1022 West Lakeshore Drive, Colchester 863-2342
When I travel to a large city, I always try to hit the most pretentious,avant-garde restaurant around. "Air" served as part of a tastingmenu? Count me in.
But I also appreciate creativity in more ordinary foods, which is why I like Rozzi's and its menu of 26 different hamburgers. When I first saw a sign advertising thisphenomenon, I assumed it would include “burger with lettuce,” “burger withlettuce and tomato,” and so on. Instead I found a menu loaded with the kinds of unusualpatties that appear on menus throughout the country, but which I've never seen in Vermont.Ever hear of a Guber Burger? Invented at the Wheel-Inn in Sedalia, MO, this Midwestspecialty features melted gooey, peanut butter atop the meat. Rozzi’s also has aBreakfast Burger, Red Hot Cheeseburger and most believe it or not, an EscargotBurger.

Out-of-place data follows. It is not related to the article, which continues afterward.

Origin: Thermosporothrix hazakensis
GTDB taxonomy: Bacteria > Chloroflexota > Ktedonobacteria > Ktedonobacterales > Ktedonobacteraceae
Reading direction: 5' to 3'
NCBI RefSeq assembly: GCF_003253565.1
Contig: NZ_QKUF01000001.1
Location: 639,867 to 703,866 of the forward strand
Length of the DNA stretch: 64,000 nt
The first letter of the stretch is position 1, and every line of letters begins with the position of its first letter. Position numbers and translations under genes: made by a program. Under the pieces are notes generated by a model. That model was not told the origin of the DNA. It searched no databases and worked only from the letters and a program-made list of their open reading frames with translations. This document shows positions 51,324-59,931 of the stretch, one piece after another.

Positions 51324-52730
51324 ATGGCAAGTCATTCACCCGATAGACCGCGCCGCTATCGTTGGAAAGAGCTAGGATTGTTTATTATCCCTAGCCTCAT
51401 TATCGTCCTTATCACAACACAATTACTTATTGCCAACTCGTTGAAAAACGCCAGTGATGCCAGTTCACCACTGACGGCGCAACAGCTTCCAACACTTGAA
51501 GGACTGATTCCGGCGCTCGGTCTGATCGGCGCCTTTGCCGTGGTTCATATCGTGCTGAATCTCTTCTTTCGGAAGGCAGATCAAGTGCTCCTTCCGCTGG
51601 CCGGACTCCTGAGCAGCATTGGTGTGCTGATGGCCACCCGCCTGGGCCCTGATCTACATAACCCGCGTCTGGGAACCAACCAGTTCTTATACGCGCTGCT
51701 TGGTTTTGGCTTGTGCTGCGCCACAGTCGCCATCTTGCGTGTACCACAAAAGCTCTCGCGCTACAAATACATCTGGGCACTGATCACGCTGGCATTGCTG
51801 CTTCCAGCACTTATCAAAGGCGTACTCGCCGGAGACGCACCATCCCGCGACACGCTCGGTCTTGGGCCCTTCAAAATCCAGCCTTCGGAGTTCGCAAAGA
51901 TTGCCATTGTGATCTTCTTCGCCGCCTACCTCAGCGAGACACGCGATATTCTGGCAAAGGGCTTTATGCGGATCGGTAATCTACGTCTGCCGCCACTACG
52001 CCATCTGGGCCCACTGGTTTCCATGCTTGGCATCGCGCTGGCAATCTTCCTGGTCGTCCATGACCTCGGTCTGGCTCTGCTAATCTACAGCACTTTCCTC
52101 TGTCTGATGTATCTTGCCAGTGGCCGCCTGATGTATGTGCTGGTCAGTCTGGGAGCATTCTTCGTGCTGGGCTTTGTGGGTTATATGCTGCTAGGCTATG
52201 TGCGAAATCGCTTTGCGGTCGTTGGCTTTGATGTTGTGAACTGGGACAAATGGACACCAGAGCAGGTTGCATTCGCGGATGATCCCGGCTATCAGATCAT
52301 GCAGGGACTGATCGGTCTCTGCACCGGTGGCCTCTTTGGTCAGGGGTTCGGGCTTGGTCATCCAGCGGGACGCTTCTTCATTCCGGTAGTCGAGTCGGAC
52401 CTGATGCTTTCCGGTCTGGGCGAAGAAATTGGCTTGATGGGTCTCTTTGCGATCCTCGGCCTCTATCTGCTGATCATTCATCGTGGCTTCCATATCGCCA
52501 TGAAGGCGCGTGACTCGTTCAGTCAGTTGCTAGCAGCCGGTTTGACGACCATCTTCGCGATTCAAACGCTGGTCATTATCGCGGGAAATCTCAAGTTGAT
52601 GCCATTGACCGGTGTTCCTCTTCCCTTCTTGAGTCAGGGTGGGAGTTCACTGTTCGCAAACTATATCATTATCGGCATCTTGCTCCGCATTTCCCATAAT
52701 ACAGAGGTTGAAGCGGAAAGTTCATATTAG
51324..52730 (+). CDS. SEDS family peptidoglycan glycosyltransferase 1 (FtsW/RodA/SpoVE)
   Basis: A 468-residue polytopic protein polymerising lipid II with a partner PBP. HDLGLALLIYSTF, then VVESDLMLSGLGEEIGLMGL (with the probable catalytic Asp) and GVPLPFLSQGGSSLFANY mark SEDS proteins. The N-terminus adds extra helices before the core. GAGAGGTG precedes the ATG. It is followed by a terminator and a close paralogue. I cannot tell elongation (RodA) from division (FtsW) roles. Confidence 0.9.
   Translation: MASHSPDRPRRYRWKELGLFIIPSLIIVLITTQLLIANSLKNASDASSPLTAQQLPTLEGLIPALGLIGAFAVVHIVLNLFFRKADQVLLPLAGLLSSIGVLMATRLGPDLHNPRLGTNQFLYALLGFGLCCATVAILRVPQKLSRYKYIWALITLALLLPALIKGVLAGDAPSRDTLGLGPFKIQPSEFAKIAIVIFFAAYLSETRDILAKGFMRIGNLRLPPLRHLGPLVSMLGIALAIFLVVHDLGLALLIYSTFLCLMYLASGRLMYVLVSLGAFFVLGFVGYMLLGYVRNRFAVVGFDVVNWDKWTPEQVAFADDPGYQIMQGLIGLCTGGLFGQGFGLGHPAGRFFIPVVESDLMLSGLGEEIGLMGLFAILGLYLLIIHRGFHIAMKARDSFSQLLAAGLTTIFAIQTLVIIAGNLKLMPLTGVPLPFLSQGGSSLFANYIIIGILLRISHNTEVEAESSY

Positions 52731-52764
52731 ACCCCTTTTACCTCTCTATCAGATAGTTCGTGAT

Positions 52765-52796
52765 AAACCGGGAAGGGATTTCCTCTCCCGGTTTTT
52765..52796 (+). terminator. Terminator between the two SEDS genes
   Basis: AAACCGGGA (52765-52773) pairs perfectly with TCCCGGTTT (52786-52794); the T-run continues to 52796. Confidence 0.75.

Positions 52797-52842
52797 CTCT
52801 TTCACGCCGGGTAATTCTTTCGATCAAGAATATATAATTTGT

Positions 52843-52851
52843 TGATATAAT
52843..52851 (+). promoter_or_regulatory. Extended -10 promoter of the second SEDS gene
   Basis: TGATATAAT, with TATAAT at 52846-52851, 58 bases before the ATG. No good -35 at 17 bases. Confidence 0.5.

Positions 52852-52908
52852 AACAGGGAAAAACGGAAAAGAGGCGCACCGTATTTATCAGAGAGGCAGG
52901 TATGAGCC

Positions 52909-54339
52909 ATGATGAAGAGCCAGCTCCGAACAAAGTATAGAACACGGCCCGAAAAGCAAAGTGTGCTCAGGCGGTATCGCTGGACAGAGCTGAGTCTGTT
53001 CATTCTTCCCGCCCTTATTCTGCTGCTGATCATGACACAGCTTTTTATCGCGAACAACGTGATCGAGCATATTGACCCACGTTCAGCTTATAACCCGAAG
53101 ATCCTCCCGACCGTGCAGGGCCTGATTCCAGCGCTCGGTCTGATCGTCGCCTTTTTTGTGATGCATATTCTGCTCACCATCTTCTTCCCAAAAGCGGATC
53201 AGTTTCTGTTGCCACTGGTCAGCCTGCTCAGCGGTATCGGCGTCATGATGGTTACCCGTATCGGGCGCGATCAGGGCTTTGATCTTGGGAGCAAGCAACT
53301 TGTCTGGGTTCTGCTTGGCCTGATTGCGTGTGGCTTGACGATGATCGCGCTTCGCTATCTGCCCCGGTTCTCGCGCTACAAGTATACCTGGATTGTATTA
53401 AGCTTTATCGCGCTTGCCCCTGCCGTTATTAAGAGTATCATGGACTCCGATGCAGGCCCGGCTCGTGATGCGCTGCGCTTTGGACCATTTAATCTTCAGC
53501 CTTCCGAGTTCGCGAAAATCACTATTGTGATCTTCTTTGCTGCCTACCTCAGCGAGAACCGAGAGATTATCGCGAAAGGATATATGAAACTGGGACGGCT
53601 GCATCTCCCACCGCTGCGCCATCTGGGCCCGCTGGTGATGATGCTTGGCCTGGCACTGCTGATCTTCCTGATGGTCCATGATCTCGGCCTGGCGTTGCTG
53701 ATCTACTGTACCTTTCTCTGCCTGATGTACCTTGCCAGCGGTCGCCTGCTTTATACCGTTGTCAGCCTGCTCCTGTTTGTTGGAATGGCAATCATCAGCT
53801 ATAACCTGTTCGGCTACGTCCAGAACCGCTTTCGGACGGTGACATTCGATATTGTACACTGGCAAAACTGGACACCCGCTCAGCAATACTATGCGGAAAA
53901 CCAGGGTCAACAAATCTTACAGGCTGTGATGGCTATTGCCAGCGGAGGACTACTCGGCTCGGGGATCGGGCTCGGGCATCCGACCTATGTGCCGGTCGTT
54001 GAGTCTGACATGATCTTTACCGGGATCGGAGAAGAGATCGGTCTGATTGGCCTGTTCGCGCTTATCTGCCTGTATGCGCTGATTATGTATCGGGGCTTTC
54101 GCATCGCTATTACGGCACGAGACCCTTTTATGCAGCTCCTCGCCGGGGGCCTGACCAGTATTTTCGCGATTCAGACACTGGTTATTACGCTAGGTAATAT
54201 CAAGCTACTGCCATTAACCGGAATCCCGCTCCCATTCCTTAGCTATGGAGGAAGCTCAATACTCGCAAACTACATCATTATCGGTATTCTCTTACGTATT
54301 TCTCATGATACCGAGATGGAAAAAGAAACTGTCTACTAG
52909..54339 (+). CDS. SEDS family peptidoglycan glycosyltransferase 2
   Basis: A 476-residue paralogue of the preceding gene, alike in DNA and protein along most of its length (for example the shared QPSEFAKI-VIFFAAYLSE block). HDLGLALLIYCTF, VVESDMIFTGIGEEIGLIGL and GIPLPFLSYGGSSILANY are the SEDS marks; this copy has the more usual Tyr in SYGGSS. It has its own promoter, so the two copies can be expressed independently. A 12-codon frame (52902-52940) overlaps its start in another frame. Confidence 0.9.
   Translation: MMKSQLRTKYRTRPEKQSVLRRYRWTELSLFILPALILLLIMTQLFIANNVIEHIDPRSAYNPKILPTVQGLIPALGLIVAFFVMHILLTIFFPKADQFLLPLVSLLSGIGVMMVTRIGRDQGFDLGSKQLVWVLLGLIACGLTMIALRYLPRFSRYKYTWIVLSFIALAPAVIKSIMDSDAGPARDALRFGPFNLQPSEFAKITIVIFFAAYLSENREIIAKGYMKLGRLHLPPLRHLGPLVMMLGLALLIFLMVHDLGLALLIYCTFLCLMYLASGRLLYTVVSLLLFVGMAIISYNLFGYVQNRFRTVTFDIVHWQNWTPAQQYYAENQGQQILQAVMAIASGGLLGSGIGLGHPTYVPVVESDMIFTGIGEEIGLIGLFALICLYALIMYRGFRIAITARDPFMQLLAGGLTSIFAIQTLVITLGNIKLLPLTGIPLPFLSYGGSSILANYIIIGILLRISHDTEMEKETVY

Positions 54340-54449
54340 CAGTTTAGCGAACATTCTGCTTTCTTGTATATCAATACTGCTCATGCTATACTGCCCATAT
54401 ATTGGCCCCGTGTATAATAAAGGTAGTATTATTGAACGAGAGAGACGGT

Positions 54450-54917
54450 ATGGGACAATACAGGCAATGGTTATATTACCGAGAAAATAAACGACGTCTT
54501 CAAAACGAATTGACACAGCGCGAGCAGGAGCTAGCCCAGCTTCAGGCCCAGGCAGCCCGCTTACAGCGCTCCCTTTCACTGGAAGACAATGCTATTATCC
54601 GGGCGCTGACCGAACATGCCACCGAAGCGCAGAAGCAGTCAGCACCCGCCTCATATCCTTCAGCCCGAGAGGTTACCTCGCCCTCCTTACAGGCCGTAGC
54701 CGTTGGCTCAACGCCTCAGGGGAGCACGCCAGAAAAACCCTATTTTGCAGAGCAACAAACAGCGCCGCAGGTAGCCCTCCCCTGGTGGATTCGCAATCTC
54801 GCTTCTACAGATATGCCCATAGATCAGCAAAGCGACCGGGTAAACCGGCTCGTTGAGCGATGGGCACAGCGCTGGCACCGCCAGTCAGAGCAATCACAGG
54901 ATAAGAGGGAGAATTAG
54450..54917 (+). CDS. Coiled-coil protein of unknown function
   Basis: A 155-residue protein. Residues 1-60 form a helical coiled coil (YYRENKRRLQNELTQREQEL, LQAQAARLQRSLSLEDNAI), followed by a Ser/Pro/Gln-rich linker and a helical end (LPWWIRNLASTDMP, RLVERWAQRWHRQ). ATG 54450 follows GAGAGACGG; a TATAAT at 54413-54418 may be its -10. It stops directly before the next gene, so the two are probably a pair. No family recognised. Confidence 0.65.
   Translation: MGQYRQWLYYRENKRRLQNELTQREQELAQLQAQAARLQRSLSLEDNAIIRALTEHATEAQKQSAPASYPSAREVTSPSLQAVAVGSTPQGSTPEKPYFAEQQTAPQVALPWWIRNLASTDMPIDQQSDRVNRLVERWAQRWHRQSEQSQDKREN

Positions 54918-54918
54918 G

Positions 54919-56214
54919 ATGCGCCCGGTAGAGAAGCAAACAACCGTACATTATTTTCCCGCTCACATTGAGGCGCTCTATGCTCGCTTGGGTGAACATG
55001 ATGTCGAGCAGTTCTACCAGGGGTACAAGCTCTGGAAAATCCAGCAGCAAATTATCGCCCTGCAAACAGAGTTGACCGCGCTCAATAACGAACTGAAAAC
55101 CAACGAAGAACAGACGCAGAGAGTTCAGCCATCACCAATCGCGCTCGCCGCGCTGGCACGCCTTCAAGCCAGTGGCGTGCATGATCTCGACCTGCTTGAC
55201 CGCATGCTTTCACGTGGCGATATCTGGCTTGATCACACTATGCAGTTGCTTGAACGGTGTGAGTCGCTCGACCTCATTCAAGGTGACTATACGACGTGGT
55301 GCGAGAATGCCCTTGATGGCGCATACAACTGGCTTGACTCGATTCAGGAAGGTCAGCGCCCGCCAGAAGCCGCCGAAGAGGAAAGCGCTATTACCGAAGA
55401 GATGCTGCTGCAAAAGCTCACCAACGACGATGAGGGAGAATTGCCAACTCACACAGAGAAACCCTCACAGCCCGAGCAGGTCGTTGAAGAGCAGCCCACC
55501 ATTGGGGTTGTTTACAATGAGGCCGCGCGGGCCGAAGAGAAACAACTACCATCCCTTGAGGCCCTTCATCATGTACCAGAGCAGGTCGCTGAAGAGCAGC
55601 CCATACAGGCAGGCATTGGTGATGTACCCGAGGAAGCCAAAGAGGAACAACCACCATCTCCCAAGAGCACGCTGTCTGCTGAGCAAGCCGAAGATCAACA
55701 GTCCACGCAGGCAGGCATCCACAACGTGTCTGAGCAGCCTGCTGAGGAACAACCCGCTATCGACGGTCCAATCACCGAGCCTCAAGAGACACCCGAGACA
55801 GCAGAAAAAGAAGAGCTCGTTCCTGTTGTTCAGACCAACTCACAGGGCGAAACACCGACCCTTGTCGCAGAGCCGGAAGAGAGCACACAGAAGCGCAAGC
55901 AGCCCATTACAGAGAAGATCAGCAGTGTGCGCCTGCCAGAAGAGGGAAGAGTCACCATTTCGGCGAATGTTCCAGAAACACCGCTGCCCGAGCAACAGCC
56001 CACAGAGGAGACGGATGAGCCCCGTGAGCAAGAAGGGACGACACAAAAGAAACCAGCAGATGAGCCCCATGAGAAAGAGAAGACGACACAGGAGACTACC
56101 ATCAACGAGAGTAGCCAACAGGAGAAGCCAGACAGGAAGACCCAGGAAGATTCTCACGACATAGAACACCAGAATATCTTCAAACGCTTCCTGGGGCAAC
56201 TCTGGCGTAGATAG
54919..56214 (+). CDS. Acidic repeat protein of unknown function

But I craved an Elvis Burger ($7.99). The half-pound of beefcame cooked exactly medium — what the French call “a point.” Slathered inpeanut butter and topped with three banana halves, I worried that the usuallettuce and tomato would interfere with the experience. Au contraire. Thebananas and fruity tomato paired brilliantly.
Another revelation was the plate of Chicken Sliders ($6.99).The tiny, southern-fried sandwiches accurately mimicked the long-since-discontinuedfavorite of my childhood, KFC’s Chicken Littles. No other chicken slidermatched them until now.
Next time, I might spring for brunch, which is alwaysavailable, and inlcudes Tie-Dyed Pancakes (with M&Ms), biscuits and gravy and KahluaFrench Toast. But what really looms is “The Dozer.” It's composed of two, one-poundpatties, and you win a T-shirt if you eat the whole thing. I want that shirt.